BALTIMORE, MARYLAND – This is the big day. The music starts. The lights go on. And the curtain rises…

And there, on stage, President T. is scheduled to meet with China’s leader and decide the fate of the world economy.

Yesterday, Mr. Trump raised expectations of a deal with the Chinese. From Bloomberg:

President Donald Trump said he is very close to “doing something” with China ahead of a planned meeting with President Xi Jinping, raising expectations again that the two leaders may be able to hash out a ceasefire in their trade war.

U.S. and Chinese officials have been working for weeks on the contours of a possible deal for the two leaders to be announced following their dinner on Saturday on the sidelines of the Group of 20 summit in Buenos Aires and a road map for talks to follow.

The stock market wasn’t holding its breath. The Dow sold off slightly.

Targeted Tariffs

Our colleague, David Stockman, thinks investors who bet on an end to the trade spat are going to be disappointed:

Wall Street’s complacent belief that the impending confrontation with China is all about the Donald playing an especially rough hand of the art-of-the-deal is flat-out delusional. He is not even close to compromising on his Trade Wars because, as the Donald sees it, his weapon of choice – targeted tariffs – is essentially a congenial tool and an acceptable end in itself if he doesn’t get sweeping, impossible-to-deliver concessions from the other side.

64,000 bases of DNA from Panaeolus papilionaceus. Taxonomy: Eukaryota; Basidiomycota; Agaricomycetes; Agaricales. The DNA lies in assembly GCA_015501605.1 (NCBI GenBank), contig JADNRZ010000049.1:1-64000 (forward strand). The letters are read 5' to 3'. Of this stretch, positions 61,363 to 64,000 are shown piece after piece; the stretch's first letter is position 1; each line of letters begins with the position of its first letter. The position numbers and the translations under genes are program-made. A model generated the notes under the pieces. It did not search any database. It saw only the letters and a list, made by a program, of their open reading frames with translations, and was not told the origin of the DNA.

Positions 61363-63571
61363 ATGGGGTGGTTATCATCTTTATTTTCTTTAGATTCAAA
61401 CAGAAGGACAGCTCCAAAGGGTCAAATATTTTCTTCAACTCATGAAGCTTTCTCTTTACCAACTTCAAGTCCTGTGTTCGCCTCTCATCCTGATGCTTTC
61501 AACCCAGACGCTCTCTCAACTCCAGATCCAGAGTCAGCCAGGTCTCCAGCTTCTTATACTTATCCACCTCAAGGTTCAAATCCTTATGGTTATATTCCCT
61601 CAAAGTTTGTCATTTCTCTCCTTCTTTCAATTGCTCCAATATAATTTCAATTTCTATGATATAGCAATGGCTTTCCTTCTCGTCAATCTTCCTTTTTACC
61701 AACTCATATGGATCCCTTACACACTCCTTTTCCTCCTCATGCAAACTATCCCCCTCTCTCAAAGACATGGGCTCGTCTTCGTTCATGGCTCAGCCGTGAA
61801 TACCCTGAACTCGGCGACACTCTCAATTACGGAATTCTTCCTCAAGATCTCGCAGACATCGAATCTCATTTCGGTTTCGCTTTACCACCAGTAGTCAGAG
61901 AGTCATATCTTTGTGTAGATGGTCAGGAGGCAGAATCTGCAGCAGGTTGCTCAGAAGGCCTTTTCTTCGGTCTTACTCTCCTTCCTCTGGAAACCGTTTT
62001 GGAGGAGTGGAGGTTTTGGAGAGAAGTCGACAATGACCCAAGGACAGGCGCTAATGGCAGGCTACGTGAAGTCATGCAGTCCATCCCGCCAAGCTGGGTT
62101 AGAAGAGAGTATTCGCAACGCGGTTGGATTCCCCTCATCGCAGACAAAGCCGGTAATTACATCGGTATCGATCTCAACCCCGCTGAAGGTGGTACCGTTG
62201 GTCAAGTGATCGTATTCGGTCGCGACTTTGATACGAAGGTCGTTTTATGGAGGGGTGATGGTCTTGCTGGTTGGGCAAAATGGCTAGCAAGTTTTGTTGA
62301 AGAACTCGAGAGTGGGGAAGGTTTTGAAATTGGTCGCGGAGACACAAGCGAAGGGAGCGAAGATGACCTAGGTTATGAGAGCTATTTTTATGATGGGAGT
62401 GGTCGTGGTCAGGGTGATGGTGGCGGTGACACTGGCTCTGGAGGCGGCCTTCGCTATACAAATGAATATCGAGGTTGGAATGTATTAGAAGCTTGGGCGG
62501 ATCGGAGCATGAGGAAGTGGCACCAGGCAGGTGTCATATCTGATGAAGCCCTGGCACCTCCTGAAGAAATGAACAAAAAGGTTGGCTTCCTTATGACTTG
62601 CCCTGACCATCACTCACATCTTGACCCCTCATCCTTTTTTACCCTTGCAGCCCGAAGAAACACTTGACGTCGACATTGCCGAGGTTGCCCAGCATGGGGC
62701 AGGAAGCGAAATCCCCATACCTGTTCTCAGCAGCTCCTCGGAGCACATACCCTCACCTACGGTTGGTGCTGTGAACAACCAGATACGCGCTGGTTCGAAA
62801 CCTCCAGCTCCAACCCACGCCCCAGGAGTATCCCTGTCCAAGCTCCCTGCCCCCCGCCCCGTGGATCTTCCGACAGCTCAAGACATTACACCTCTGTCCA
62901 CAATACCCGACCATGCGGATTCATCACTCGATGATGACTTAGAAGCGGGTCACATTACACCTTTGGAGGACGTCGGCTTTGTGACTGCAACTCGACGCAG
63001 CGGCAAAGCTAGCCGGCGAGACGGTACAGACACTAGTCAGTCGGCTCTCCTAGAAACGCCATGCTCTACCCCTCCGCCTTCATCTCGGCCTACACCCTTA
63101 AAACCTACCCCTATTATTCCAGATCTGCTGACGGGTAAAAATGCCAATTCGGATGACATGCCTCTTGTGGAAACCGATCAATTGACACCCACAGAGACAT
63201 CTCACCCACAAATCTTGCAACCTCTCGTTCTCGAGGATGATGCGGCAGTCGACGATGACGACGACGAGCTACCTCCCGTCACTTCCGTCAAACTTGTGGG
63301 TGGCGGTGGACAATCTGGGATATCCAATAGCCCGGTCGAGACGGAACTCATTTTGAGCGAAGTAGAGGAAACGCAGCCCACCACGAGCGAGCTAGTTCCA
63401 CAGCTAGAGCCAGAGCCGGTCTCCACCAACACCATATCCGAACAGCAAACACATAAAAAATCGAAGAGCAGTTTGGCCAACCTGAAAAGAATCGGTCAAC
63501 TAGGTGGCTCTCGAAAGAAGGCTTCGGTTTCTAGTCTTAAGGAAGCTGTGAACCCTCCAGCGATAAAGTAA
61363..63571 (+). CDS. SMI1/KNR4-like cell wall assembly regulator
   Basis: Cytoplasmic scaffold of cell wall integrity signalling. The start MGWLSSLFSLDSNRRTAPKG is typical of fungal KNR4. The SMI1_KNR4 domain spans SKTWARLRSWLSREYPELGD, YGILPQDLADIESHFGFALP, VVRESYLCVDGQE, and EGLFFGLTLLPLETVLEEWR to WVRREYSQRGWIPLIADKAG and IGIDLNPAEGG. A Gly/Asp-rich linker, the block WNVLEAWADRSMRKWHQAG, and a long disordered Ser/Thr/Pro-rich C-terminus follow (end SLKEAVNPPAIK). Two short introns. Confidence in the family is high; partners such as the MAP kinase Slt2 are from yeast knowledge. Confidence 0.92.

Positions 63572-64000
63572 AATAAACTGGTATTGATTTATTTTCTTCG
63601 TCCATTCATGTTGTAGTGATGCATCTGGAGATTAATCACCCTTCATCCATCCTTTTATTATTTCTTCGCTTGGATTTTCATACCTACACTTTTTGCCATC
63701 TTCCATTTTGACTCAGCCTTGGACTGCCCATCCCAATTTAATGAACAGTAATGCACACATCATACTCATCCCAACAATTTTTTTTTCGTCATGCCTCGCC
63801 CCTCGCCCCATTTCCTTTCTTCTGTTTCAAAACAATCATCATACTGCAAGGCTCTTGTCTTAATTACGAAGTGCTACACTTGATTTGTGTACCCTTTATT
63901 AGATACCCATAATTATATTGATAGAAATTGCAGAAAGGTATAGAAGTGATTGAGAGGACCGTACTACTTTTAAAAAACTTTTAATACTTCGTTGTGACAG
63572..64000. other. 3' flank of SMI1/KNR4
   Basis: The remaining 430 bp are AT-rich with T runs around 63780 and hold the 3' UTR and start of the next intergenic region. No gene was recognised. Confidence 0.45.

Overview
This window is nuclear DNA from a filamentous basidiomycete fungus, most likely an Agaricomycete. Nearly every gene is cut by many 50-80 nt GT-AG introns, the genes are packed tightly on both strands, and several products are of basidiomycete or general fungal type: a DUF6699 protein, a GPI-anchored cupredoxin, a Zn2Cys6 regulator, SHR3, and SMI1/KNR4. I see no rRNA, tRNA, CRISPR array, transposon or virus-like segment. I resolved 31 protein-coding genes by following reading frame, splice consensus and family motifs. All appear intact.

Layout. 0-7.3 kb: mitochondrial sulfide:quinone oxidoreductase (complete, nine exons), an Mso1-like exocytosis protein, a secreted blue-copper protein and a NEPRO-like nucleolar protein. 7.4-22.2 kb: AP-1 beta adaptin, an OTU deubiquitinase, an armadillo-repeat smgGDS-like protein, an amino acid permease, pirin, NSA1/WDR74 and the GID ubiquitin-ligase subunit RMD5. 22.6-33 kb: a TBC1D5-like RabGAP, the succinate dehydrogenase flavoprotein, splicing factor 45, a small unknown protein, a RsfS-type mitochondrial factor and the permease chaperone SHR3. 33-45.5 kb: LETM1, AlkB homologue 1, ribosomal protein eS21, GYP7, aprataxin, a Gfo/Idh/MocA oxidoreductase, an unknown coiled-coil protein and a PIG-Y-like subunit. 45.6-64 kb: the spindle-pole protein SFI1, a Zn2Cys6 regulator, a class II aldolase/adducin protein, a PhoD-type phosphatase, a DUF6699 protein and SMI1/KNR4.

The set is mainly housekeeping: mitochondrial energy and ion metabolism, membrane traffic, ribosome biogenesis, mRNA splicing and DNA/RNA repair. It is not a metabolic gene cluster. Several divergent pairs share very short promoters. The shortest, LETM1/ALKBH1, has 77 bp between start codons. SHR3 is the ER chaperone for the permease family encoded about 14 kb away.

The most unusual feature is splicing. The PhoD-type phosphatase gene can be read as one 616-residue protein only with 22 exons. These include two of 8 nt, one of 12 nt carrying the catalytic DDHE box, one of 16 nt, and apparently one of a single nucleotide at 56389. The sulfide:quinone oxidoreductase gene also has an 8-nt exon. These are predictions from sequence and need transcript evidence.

David’s view got a boost yesterday when it was reported that Trump’s crackpot trade advisor, Peter Navarro, will be with him in Buenos Aires for the meeting with Xi Jinping tomorrow. If anyone can mess up a trade deal, Navarro should be able to do it.

But we’ll stick with our prediction. The Donald is smarter than he seems. And more cunning.

He knows that his reputation as a dealmaker, his claim to have created a “booming” economy, “his” stock market, and his own personal fortune all depend on a continuation of the debt bubble.

And that depends on low interest rates… which depend on the Chinese continuing to play their role.

America needs low-priced products to keep inflation in check. An increase in consumer prices will push interest rates up – which will bring the whole hustle to an end.

Yes, we are more cynical than David. We think Mr. Trump knows what he is doing. And he knows that he has to announce a big “win” when he returns from South America, no matter what is actually accomplished. He will claim victory and preserve the status quo… just like he did with NAFTA.